The web is at a crossroads and efforts to tame it are faltering, says web standards expert Molly Holzschlag.
Holzschlag, a key figure in the internet standards effort, says web standards aren’t really standards at all; they are nothing more than recommendations. Indeed, her conference presentation for the forthcoming Webstock conference is titled: “Web standards aren’t”.
As her blog says, they’re “aspirational goals”. Separation of content and format, for example, is desirable and seems deceptively simple, but, in practice, is hard to achieve without making compromises.
Such difficulties make taming the internet difficult, and mean efforts to make it more accessible — and usable — to ordinary people in a consistent way are faltering.
Other topics on the programme for the Webstock conference, which is being held in Wellington next month, back up this perception uncertainty over where the web is heading.
The flood of innovation — social networking and the effort to introduce semantics to improve web-search, in particular — has resulted in confusion and also bumped up workloads.
The growing range of access devices, applications needing accommodation, and data formats to be managed has only added to the problem.
Another speaker, author and web-writing specialist Rachel McAlpine, explores these issues in her presentation: “Look Ma, no quills”.
“Every new tool to make communication easier also makes it harder,” she says. Documents have to be searched and indexed in different ways for different needs; accommodated to viewing on two-inch and 17-inch screens; “replicated, cloned and mutated. Technology makes demands; some obvious, some sneaky”.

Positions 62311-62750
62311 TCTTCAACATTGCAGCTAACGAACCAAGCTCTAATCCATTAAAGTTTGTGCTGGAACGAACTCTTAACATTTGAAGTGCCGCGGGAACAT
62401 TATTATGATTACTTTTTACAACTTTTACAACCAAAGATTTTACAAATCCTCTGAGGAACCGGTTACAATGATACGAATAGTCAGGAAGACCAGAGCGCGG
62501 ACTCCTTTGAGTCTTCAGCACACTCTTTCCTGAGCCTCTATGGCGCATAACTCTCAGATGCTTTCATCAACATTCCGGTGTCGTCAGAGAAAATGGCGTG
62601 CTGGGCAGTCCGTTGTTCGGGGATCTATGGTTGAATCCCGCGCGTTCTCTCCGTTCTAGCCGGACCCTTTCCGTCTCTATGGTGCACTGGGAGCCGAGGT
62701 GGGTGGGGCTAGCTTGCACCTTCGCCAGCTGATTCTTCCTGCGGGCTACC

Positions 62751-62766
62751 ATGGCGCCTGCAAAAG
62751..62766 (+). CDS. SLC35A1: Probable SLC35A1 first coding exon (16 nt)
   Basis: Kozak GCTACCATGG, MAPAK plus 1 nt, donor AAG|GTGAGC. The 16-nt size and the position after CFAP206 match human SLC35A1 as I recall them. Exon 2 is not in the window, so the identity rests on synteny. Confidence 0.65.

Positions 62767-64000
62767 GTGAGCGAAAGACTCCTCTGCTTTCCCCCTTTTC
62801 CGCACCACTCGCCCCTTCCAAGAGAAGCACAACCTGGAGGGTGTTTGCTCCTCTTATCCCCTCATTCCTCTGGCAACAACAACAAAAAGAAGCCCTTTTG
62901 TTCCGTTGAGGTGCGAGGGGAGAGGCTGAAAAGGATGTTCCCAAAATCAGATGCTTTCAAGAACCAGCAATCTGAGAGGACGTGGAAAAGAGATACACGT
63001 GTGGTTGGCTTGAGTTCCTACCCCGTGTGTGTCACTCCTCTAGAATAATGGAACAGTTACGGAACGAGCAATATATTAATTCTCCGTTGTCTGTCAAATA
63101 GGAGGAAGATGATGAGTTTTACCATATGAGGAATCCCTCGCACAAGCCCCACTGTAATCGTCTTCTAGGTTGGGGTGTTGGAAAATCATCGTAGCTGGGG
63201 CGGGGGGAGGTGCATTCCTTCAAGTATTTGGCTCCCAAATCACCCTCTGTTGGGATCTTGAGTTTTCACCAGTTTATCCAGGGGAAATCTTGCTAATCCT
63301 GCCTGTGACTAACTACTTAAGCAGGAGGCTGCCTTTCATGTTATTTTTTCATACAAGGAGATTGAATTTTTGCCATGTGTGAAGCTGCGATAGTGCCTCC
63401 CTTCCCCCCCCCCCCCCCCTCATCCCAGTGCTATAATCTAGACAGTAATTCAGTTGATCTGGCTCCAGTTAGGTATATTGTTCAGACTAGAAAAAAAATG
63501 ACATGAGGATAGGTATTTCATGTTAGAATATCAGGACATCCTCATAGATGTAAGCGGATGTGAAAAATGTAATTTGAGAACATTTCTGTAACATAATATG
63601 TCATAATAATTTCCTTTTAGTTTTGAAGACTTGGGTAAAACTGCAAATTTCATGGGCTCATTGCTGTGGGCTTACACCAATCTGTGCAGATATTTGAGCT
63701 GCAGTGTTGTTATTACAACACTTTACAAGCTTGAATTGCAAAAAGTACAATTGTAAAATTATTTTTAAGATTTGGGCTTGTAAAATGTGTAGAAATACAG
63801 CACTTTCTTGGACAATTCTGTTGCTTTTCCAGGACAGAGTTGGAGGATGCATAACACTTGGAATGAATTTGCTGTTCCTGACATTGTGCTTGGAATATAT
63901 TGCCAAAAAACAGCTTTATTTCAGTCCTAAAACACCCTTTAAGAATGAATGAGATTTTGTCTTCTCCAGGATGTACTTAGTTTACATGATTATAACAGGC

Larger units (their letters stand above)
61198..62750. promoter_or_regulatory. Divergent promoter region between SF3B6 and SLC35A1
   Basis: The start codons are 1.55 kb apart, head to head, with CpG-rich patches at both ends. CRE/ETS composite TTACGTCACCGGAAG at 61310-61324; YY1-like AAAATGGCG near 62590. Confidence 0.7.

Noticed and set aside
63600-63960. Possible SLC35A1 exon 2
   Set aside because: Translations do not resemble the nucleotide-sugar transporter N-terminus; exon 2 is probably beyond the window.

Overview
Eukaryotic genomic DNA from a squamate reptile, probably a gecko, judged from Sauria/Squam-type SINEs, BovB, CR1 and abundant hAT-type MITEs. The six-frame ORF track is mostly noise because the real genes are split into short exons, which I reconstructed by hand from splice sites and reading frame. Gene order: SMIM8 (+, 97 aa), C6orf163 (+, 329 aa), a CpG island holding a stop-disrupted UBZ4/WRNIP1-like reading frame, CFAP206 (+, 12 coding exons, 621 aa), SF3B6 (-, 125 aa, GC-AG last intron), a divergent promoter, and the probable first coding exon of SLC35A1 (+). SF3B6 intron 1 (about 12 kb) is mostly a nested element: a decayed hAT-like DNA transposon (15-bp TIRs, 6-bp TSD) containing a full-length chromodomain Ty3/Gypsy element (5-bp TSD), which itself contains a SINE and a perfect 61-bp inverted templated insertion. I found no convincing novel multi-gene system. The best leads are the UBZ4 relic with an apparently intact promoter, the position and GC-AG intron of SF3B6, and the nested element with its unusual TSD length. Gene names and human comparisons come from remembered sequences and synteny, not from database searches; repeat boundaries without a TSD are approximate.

The result: new etiquettes and safe practices have to be learned for every new mode of web interaction, she says.
New Zealander Nat Torkington undertakes to give Webstockers “a lightning journey through the trends that matter for web programmers, designers, and managers” in his talk. He says much of the time the best we can do is search for “faint signals” among the technological and social trends — and try to amplify the ones that matter.
Torkington is technical publisher at O’Reilly’s, and a long-time conference organiser.
Another distinguished Kiwi speaker on the bill is Craig Neville-Manning, Google’s director of engineering in New York.
And Kathy Sierra, who missed last year’s Webstock as a result of threatening blog postings, has agreed to speak at this year’s conference. Her talk will be on her favourite topic: creating passionate users.
The big Webstock conference will be held from February 14-15, in Wellington, but there will be three days of workshops preceding this. For more details go to: www.webstock.org.nz